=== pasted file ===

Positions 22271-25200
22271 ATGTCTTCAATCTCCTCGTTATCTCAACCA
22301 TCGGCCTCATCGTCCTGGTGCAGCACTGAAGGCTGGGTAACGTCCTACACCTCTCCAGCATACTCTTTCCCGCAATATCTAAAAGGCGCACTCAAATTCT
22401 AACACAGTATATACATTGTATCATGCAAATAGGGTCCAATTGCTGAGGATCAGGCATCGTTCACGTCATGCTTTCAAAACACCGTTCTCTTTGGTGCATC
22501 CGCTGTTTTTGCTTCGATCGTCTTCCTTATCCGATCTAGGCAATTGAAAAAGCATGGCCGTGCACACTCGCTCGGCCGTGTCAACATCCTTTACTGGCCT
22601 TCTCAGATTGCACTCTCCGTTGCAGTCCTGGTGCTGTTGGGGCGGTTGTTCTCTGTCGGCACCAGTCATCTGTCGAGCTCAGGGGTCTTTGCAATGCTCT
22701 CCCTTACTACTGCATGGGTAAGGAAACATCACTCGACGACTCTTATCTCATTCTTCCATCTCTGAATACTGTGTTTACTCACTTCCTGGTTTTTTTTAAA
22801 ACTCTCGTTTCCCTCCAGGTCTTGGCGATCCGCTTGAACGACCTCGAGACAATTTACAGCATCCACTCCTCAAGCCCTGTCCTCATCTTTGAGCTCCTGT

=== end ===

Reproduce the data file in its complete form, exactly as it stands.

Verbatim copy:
Positions 22271-25200
22271 ATGTCTTCAATCTCCTCGTTATCTCAACCA
22301 TCGGCCTCATCGTCCTGGTGCAGCACTGAAGGCTGGGTAACGTCCTACACCTCTCCAGCATACTCTTTCCCGCAATATCTAAAAGGCGCACTCAAATTCT
22401 AACACAGTATATACATTGTATCATGCAAATAGGGTCCAATTGCTGAGGATCAGGCATCGTTCACGTCATGCTTTCAAAACACCGTTCTCTTTGGTGCATC
22501 CGCTGTTTTTGCTTCGATCGTCTTCCTTATCCGATCTAGGCAATTGAAAAAGCATGGCCGTGCACACTCGCTCGGCCGTGTCAACATCCTTTACTGGCCT
22601 TCTCAGATTGCACTCTCCGTTGCAGTCCTGGTGCTGTTGGGGCGGTTGTTCTCTGTCGGCACCAGTCATCTGTCGAGCTCAGGGGTCTTTGCAATGCTCT
22701 CCCTTACTACTGCATGGGTAAGGAAACATCACTCGACGACTCTTATCTCATTCTTCCATCTCTGAATACTGTGTTTACTCACTTCCTGGTTTTTTTTAAA
22801 ACTCTCGTTTCCCTCCAGGTCTTGGCGATCCGCTTGAACGACCTCGAGACAATTTACAGCATCCACTCCTCAAGCCCTGTCCTCATCTTTGAGCTCCTGT